Toy Rotation

Toy rotation is as simple as it sets out to be. The aim is to bring order to the choas of your child’s/children’s toys by only having a certain few out at a time. I can from my own childhood remember some toys reappearing after a long hiatus and the joy from having them to play with again.

Until a few weeks a go I was doing this on an ad hoc basis but Meemoo and Pook got progressively less interested in the toys until one morning we got to this.

My teacher brain took over; planning and order were unleashed to restore calm and organisation, plus I love a good excuse to get the pretty coloured pens out!

I began by categorising all of the girl’s toys. It is a really great way to see where your children may have lots of one type of toy and then think about opportunities to broaden their options. It is also a great way to get rid of unwanted toys and free up space. My next step was then to sort the toys into the 6 storage boxes as I had 6 in my storage unit. I chose to theme these boxes around the types of play that I know the girls enjoy and some new ones to introduce new concepts. The impact has been that they now only have access to the toys on the shelves and the boxes are no longer to be emptied. Tidy up time is easier and both Meemoo and Pook can put the toys away. It has inspired new games, and given the girls back purpose in their play. Suddenly they were not hanging off my legs while I was trying to get dinner cooked but engaged and engrossed in their own imaginations. Bliss!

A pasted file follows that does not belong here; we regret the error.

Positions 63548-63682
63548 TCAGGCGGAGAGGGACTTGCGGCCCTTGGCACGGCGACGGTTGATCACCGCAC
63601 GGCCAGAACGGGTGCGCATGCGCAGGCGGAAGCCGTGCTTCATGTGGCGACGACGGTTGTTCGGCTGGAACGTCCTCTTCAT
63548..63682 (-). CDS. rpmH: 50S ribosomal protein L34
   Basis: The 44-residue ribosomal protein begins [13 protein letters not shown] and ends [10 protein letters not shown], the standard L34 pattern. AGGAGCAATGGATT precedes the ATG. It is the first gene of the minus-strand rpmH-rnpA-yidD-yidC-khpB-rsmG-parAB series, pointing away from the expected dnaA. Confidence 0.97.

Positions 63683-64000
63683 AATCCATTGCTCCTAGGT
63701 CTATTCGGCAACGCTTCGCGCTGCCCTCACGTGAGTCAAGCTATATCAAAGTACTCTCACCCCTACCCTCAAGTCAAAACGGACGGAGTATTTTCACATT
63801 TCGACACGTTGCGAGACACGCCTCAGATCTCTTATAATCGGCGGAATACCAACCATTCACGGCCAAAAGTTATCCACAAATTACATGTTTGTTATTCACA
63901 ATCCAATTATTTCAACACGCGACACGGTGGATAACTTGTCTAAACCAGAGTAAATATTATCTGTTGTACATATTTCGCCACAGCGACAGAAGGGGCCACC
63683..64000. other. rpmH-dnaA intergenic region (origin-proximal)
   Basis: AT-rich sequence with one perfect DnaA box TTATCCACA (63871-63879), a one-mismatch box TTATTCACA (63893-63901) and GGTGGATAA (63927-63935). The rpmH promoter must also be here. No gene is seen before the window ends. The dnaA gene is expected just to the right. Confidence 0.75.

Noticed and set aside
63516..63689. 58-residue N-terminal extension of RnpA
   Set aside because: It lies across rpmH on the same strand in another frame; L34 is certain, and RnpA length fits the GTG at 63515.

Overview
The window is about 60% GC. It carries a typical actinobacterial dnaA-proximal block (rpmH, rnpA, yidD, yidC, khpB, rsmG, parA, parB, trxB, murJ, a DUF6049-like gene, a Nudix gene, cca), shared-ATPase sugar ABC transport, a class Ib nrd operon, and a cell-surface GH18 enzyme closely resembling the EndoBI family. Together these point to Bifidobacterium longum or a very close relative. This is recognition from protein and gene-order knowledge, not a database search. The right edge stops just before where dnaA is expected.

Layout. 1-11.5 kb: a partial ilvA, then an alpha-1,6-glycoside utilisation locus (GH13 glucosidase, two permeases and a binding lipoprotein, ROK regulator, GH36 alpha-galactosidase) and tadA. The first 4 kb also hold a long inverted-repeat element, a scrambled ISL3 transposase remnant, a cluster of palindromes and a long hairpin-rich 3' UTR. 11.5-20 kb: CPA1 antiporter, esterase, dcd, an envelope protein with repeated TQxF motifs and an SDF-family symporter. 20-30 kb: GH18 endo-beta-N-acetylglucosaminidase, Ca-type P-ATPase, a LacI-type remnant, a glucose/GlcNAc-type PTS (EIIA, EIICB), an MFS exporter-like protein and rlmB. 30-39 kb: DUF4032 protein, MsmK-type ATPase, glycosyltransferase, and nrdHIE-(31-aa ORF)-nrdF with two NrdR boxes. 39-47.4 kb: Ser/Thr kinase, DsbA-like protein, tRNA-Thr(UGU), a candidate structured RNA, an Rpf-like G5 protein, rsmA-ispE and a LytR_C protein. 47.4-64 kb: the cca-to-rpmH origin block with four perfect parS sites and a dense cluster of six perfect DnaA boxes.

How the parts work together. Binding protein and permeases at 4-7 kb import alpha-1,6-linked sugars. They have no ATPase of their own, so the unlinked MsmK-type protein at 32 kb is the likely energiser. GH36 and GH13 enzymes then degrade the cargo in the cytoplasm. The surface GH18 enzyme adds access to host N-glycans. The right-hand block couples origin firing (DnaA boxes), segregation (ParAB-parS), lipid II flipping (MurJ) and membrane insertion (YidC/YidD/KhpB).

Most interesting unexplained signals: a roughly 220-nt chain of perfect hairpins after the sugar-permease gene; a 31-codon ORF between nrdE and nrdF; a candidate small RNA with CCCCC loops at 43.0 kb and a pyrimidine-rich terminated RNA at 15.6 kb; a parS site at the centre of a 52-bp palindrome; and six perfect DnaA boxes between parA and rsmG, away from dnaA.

Simple steps to Toy Rotation

  1. Categorise all your children’s toys by type. I used four main types which are
    • Thinking Toys – puzzles, games, building bricks, stacking and sorting toys
    • Moving Toys – cars, trains, prams, ride ons, basically any toy with moving parts
    • Pretend Toys – dollies, kitchen and related food items, dressing up, doctors kits
    • Small World Toys – Animals, Dolls houses, character based toys eg Octonauts, My Little Pony
  2. From each category choose key items that remain out all of the time. This was driven by big things like the kitchen. Also I chose to leave books and writing materials out permanently.
  3. Choose a number of boxes to sort toys into. Don’t forget to take the opportunity to get rid of the unwanted and unloved.
  4. Sort the toys so that there are some from each category in each box . I chose to do this by themes but I think this is my odd teacher brain need for planning!

Simple, try toy rotation and see if it makes a difference to your little ones!